By Corinne Murdock |
On Wednesday, the Arizona Supreme Court invalidated signatures of a ballot initiative seeking to overhaul the state’s election processes, making it unlikely to appear on the November ballot.
Chief Justice Robert Brutinel ruled that Arizonans For Free and Fair Elections, or the Arizona Democracy Resource Center (ADRC) Action, failed to provide a valid mailing address to receive certified mail. Brutinel remanded the case back to the Maricopa County Superior Court to determine how many signatures his order impacts.
Based on the ruling — likely to invalidate tens of thousands of signatures — and sampling rejection rates, it appears unlikely that the initiative will have enough signatures to qualify for the ballot. ADRC Action submitted over 475,000 signatures, and needs just over 237,600 to qualify.
The Arizona Free Enterprise Club (AFEC) challenged the ballot initiative. In a statement to AZ Free News, AFEC President and Executive Director Scot Mussi asserted that the legal victory protected Arizonans from the harms of outside special interests.
“We are very pleased that the Supreme Court affirmed the lower court ruling that Arizonans for Free and Fair Elections failed to gather enough lawful signatures to qualify for the ballot,” said Mussi. “This radical initiative imported 60 different provisions from Washington, D.C. that would have increased fraud, harmed small business, and empowered special interests. They spent over $7 million trying to buy their way onto the ballot, and they failed.”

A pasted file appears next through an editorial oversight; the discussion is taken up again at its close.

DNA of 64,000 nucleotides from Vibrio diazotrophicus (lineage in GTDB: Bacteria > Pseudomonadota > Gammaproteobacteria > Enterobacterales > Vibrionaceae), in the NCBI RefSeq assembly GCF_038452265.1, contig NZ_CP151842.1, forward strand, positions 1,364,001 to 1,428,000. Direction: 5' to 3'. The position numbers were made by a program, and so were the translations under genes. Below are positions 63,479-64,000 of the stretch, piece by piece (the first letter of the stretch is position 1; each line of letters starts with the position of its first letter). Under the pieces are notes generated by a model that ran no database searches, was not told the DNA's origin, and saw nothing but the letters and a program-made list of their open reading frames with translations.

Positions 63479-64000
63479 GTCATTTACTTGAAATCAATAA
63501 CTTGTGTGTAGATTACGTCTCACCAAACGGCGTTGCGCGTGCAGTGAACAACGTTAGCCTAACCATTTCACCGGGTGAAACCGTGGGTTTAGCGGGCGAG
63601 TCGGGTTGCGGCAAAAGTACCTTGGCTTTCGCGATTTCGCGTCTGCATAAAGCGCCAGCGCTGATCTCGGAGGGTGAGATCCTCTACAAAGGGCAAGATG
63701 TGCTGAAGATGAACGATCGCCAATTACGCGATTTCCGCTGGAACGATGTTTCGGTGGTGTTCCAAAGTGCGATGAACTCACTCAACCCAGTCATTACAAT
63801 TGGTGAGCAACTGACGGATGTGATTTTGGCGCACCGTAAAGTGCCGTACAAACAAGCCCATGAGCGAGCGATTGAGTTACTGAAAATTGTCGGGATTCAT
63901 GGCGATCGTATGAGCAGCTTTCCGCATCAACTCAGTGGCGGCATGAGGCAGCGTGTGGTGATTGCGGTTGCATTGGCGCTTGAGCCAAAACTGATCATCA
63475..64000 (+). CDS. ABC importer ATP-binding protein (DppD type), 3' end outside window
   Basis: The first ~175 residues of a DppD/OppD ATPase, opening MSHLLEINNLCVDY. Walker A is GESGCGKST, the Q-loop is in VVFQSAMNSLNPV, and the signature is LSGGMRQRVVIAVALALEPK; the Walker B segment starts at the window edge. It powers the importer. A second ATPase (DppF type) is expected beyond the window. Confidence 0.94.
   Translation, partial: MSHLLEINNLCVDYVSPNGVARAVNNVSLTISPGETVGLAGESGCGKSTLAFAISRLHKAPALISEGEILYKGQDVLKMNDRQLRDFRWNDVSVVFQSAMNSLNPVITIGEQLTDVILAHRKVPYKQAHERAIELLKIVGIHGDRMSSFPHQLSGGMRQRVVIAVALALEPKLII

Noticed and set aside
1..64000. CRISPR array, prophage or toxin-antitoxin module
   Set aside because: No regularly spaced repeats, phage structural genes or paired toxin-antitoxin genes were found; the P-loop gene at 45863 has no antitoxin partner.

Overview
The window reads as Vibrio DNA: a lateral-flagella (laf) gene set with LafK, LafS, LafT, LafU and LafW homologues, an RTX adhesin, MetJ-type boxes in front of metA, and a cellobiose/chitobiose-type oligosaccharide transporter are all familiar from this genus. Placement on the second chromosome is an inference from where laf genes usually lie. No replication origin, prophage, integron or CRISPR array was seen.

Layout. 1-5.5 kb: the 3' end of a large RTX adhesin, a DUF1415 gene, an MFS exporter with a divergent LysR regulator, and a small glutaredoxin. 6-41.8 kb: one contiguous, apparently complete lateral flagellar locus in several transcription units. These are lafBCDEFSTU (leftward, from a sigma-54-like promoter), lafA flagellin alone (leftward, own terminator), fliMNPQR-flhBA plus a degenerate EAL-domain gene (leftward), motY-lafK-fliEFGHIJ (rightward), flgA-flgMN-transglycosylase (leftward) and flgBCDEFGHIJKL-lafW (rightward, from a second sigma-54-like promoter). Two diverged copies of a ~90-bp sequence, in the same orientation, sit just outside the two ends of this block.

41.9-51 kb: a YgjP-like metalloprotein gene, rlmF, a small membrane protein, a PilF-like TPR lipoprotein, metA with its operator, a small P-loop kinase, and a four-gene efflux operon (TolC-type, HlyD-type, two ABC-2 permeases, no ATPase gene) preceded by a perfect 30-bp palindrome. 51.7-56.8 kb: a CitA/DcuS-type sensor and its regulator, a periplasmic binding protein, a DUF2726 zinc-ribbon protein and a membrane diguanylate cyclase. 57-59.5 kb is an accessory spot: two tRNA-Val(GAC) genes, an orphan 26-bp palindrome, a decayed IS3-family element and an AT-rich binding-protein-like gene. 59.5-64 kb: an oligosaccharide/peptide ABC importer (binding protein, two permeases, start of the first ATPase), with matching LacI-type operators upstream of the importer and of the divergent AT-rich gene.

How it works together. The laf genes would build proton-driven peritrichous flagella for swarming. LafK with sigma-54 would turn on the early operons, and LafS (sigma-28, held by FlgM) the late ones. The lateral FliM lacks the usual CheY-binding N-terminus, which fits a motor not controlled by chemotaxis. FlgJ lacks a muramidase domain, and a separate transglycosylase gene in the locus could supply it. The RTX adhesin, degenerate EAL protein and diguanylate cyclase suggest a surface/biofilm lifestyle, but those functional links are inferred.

The Maricopa County Superior Court’s original ruling reduced valid signatures to about 10,000 short of qualifying for the ballot, which AFEC likened to being “on life support.”
Below are some of Arizonans for Free and Fair Elections’ proposed changes:
- eliminate voter ID and proof of citizenship for voter registration
- allow same-day voter registration
- bar election audits like the most recent one for the 2020 election
- raise small business taxes to increase political campaign funding
- restore private funding in election administration
- require universal vote centers
- extend in-person early voting through the day before Election Day
- require a court order to rule someone too incapacitated to vote
- implement automatic voter registration for driver’s license and state ID recipients, as well as of-age high schoolers
- allow curbside voting
- allow “nontraditional residential addresses” such as mile markers or “geographic or other identifying features” when registering to vote
- restore the permanent early voting list (PEVL)
- restore “inactive” voters to “active” status
- permit “signature-only” voter registration
- allow third parties to register voters
- reduce contribution limits
As reported previously, ADRC Action accrued over $7.6 million from a national network of Democratic dark money for this ballot initiative. Their group traces back to a national donor network called “Way to Win,” launched for the purpose of defeating Republicans in response to former President Donald Trump’s 2016 victory.
Way to Win asserted that its $110 million in funding to key states, including Arizona and Georgia, were the reason for the Democrats’ blue wave in 2020. Way to Win’s major sources of funding include George Soros’ Open Society Foundations and family, Stryker Corporation heiress Patricia Stryker, the prominent D.C. consulting firm Arabella Advisors’ Sixteen Thirty (1630) Fund, and the Tides Foundation-backed One Arizona.